detrition


Also found in: Thesaurus, Medical.

de·tri·tion

 (dĭ-trĭsh′ən)
n.
The act of wearing away by friction.

[Medieval Latin dētrītiō, dētrītiōn-, from Latin dētrītus, past participle of dēterere, to lessen, rub away; see detriment.]
American Heritage® Dictionary of the English Language, Fifth Edition. Copyright © 2016 by Houghton Mifflin Harcourt Publishing Company. Published by Houghton Mifflin Harcourt Publishing Company. All rights reserved.

detrition

(dɪˈtrɪʃən)
n
the act of rubbing or wearing away by friction
[C17: from Medieval Latin dētrītiō, from Latin dētrītus worn away; see detriment]
Collins English Dictionary – Complete and Unabridged, 12th Edition 2014 © HarperCollins Publishers 1991, 1994, 1998, 2000, 2003, 2006, 2007, 2009, 2011, 2014

de•tri•tion

(dɪˈtrɪʃ ən)

n.
the act of wearing away by rubbing.
[1665–75; < Latin dētri- (see detritus) + -tion]
Random House Kernerman Webster's College Dictionary, © 2010 K Dictionaries Ltd. Copyright 2005, 1997, 1991 by Random House, Inc. All rights reserved.
ThesaurusAntonymsRelated WordsSynonymsLegend:
Noun1.detrition - erosion by frictiondetrition - erosion by friction      
eating away, eroding, erosion, wearing, wearing away - (geology) the mechanical process of wearing or grinding something down (as by particles washing over it)
2.detrition - the wearing down of rock particles by friction due to water or wind or icedetrition - the wearing down of rock particles by friction due to water or wind or ice
rubbing, friction - the resistance encountered when one body is moved in contact with another
3.detrition - effort expended in moving one object over another with pressure
attrition - the act of rubbing together; wearing something down by friction
elbow grease, exertion, effort, travail, sweat - use of physical or mental energy; hard work; "he got an A for effort"; "they managed only with great exertion"
Based on WordNet 3.0, Farlex clipart collection. © 2003-2012 Princeton University, Farlex Inc.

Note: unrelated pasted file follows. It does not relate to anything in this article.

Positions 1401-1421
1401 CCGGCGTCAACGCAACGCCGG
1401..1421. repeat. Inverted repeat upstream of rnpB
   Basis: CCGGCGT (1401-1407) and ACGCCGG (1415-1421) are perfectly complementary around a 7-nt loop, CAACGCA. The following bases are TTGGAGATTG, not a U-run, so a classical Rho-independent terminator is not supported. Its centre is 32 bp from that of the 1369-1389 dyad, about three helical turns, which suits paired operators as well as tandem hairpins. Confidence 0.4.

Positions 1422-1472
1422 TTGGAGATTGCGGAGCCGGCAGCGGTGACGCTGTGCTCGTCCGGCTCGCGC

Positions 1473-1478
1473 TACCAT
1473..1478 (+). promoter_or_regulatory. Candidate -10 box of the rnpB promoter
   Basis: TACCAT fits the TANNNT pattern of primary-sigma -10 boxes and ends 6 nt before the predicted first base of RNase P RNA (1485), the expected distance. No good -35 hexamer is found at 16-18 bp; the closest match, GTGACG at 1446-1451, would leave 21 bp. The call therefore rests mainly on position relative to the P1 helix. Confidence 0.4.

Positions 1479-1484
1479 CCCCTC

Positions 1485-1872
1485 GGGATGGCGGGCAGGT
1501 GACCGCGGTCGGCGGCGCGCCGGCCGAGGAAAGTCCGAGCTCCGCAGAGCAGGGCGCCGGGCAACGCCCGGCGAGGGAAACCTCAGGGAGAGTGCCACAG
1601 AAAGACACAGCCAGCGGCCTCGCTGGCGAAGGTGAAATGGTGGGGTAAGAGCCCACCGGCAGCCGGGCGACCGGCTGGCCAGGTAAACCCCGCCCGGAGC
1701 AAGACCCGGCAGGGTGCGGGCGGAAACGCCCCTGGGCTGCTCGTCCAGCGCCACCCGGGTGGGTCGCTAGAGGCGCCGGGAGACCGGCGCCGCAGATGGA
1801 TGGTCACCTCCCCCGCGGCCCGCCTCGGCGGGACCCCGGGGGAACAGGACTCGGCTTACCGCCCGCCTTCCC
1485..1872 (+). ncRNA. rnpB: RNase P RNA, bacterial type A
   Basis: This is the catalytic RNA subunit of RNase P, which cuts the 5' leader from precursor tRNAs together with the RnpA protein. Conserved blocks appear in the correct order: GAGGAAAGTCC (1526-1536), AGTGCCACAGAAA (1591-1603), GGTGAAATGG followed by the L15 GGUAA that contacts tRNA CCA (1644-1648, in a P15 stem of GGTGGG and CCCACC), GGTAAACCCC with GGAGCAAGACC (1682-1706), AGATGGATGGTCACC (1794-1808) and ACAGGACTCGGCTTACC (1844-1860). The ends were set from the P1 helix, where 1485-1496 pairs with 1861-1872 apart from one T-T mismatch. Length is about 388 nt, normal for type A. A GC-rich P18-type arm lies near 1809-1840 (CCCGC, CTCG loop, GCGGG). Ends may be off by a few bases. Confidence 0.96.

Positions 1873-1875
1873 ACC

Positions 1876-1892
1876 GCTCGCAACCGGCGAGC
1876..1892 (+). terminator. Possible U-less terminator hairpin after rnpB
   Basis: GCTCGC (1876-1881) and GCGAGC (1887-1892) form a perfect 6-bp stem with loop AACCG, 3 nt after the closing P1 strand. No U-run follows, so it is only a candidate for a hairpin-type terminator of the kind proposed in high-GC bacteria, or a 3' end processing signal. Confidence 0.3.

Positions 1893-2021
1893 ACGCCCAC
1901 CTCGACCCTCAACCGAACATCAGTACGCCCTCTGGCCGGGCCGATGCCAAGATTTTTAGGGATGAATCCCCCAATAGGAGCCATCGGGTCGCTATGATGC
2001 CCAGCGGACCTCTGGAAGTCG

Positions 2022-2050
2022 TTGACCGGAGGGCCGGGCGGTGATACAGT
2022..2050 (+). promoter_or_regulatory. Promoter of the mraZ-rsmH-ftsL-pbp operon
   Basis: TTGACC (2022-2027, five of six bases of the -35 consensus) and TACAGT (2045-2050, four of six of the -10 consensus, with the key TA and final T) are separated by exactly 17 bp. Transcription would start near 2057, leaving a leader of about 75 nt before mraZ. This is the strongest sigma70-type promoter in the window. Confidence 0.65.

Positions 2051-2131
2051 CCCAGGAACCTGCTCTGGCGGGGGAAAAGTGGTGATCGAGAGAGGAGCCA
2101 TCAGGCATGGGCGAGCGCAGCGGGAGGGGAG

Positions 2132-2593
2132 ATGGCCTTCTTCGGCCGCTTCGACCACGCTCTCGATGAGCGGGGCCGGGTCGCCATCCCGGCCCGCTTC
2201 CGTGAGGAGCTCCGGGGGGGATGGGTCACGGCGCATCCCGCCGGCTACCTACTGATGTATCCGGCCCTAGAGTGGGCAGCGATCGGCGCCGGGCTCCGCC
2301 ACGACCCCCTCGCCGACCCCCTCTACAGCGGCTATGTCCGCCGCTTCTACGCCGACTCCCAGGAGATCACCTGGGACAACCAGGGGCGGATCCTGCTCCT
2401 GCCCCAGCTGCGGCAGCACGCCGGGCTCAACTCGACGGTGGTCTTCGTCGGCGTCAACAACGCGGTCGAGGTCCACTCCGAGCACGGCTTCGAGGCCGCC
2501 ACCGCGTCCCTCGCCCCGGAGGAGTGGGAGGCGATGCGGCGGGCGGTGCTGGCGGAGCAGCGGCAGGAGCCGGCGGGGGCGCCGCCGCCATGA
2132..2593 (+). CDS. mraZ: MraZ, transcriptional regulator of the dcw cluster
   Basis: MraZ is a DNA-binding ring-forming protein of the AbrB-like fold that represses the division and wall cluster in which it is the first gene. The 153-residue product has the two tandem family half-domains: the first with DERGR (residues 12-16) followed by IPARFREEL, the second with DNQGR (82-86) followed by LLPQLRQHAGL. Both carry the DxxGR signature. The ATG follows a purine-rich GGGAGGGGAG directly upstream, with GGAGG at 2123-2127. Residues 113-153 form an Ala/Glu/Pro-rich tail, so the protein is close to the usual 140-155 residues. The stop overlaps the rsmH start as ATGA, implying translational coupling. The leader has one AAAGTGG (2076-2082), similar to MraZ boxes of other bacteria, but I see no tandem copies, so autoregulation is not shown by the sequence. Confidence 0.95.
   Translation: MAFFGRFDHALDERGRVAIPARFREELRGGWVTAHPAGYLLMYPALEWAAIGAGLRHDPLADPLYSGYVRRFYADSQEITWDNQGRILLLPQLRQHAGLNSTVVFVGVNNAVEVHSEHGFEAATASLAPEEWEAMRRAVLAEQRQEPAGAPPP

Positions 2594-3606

References in periodicals archive ?
"A major dissatisfier has been the detrition of our room product ...
Moreover, reducing it below a certain limit may result in the detrition of the stored data due to T and PVs.
dolioides shell is very susceptible to the natural detrition from abrasive materials, such as sand or stones, due to its low surface hardness.
SEM micrograph of 25% NM content (Figure 4(e)) shows NM agglomeration in HA matrix, presumably responsible for detrition of mechanical properties say microhardness and indentation fracture toughness.
-[([b.sub.13]").sup.(1)](G, t) = First detrition factor contributed by HR dissipating EMOBH
The use of the word "recall" indicates a serious detrition in relations.
La raison principale de cette divergence est la detrition retenue.
It is the detrition of coach services between Teesside ad London Victoria Coach Station that should be a reason for concern.
2) Clean cultivation and mechanical detrition of caterpillars also help in reducing pest infestation.
-[([b".sub.13]).sup.(1)](G, t) = First detrition factor contributed by oxygen consumption to the dissipation of terrestrial organisms Where we suppose.
-[([b".sub.16]).sup.(2)](([G.sub.19]),t)= First detrition factor contributed by DOM vis-a-vis oxygen consumption to the dissipation of DO vis-a-vis terrestrial organisms.